New Zealand has some of the best beaches in the world. While they might not be tropical beaches with steamy tropical heat, they are stunningly beautiful, clean, often isolated, and you might even find rare sea life.
New Zealand is home to numerous beaches on both the North and South Islands, with 15,000km of coastline around this small island nation. There’s popular surf and sunbathing shores near cities, and distant and hidden gems that give visitors a secluded, serene space to hang out. Locals will definitely have suggestions, and there will always be more options than you can possibly visit. Here’s our suggestions on the not-to-be-missed beaches from all around New Zealand.
Anchor Bay, Tāwharanui Regional Park
A 90 km drive from Auckland leads the visitor to Tāwharanui Regional Park, a true hidden gem. White sands and stunning ocean views aside, there are great walking trails, short and long, including an ecology trail. Rockpools, the northern side’s long stretch of beach which is said to be one of the top surfing and swimming spots in the area, and pohutukawa trees to picnic under while looking down on the beach make for a great day trip. You can book a spot at the tent or motorhome site if you wish to stay overnight.
For motorhome rentals in New Zealand visit Wilderness Motorhomes.
Koekohe Beach, Waitaki
Like the idea of 65-million-year-old rock formations to amble around? That’s what awaits visitors to Koekohe Beach, where the sizable Moeraki Boulders, some as high as two metres, are a spectacular sight. While driving across the North Otago coast, the 50 plus Moeraki Boulders are a must-stop and visit. Climb over them, take pictures, enjoy the beauty of the beach and the silhouette of the rocks against the horizon.
Maitai Bay, Northland
A remote but gentle beach beloved by Kiwis for summer sun and sand time. Maitai Bay has crystal clear water and soft white sand, with swimming, snorkelling and kayaking if you want to do more than just relax on the beach.
Kaiteriteri Beach and Onetahuti Beach, Abel Tasman National Park
Abel Tasman might be the smallest of the country’s 13 national parks, but within its environs are some truly brilliant beaches. Kaiteriteri Beach is said to be the best of the best, and visitors from near and far stop to marvel at the unique golden hues of its sands, formed by mica and quartz crystals.
The horseshoe shaped Onetahuti Beach, also called Tonga Beach is a lush marine reserve, with a clear view of the spectacular Tonga Island, as well as being home to an adorable fur seal population.
Hokitika Beach, West Coast
The only beach town on the West Coast, Hokitika has a rich history, settled nearly 200 years ago after gold was discovered there. Aside from the beach, trek across the Hokitika Gorge, and if you are visiting in the summer, check out the Driftwood and Sand Festival as well as the Wildfoods Festival, quirky and charming local traditions. It’s a wild beach, best known for moody skies and a driftwood ‘Hokitika’ sign; take your jacket and plan for a warming meal afterwards at a local pub.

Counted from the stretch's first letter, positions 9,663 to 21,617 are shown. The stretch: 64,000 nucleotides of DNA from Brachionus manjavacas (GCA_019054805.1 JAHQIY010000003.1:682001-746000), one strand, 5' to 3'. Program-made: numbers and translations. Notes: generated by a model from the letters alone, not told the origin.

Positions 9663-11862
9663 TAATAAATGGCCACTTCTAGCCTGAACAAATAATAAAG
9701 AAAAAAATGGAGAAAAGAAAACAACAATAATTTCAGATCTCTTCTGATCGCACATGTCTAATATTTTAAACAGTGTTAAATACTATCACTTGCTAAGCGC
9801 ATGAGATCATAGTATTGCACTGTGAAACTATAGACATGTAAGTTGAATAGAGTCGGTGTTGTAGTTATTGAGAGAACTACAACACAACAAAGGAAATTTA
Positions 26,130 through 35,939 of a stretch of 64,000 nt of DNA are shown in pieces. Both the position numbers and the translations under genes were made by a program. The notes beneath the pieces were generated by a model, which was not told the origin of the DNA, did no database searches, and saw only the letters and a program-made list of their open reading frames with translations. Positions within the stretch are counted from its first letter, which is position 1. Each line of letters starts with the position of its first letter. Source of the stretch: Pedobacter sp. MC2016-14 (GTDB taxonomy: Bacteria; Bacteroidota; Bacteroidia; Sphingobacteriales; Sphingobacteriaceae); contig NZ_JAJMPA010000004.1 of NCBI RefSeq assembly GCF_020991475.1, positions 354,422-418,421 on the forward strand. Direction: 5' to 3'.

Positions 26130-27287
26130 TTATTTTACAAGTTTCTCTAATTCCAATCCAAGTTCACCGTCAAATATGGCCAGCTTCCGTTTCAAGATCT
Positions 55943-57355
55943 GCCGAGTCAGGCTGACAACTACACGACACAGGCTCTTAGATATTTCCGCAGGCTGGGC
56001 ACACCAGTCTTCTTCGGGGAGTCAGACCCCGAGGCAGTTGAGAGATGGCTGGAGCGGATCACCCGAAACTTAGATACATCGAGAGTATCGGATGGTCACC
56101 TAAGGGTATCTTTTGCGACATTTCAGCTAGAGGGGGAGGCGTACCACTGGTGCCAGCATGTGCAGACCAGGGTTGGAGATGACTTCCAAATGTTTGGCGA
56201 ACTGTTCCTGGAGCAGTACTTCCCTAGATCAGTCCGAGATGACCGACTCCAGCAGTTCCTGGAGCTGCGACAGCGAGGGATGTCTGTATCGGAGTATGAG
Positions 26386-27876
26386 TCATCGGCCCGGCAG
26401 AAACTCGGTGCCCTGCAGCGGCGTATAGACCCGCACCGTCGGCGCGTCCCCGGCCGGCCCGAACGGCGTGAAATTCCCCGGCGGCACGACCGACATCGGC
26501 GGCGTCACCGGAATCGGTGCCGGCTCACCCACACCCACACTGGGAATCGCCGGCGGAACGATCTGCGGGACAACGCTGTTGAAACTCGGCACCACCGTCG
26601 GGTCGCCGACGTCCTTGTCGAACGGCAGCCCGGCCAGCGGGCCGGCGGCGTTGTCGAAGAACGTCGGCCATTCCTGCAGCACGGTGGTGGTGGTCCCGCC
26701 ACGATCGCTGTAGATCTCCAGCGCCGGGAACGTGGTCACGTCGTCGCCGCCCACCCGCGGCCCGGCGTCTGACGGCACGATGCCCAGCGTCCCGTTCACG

Mt Maunganui, Bay of Plenty
Mount Maunganui, affectionately called ‘The Mount’ by locals, has been named the best beach in all of New Zealand according to Trip Advisor. Head up Mount Maunganui aka Mauao to get an unmatched view of the entire peninsula. The bottom of Mauao gives you a view of a stunning white sand beach, stretching seemingly endlessly in either direction.
Cathedral Cove and Hot Water Beach, The Coromandel
Cathedral Cove on the Coromandel Coast is an absolute must visit when touring New Zealand. Placed at one end of Mercury Bay, you can get to the natural arch and golden sand beach on foot or by rowing across the waters and take a few photos under the arch for a lasting memory.
Mere minutes down the road is another must-stop by beach, Hot Water Beach, so named for the underground hot springs that come up through the sands, and one of the popular geothermal spots to visit in New Zealand. You can dig and create small personal pools and bask in the warm waters for a spa like feel, while enjoying the sight of the sea right ahead. This beach is pretty popular, so be prepared to see other tourists.
Piha Beach, Auckland
This list wouldn’t be complete without a mention of one of New Zealand’s black sand beaches – a unique visual experience. Piha Beach is one such wild beach, with huge crashing waves and the Lion Rock island on the sea.
There’s so much variety in NZ, from the rocky beaches on the West Coast, the golden sands of Nelson, to the diverse marine life (also, delicious marine life). Whether it’s whale watching in Kaikoura, fur seals in the far south, or the never-ending summer and sand dunes of the far North, there’s the perfect beach for you.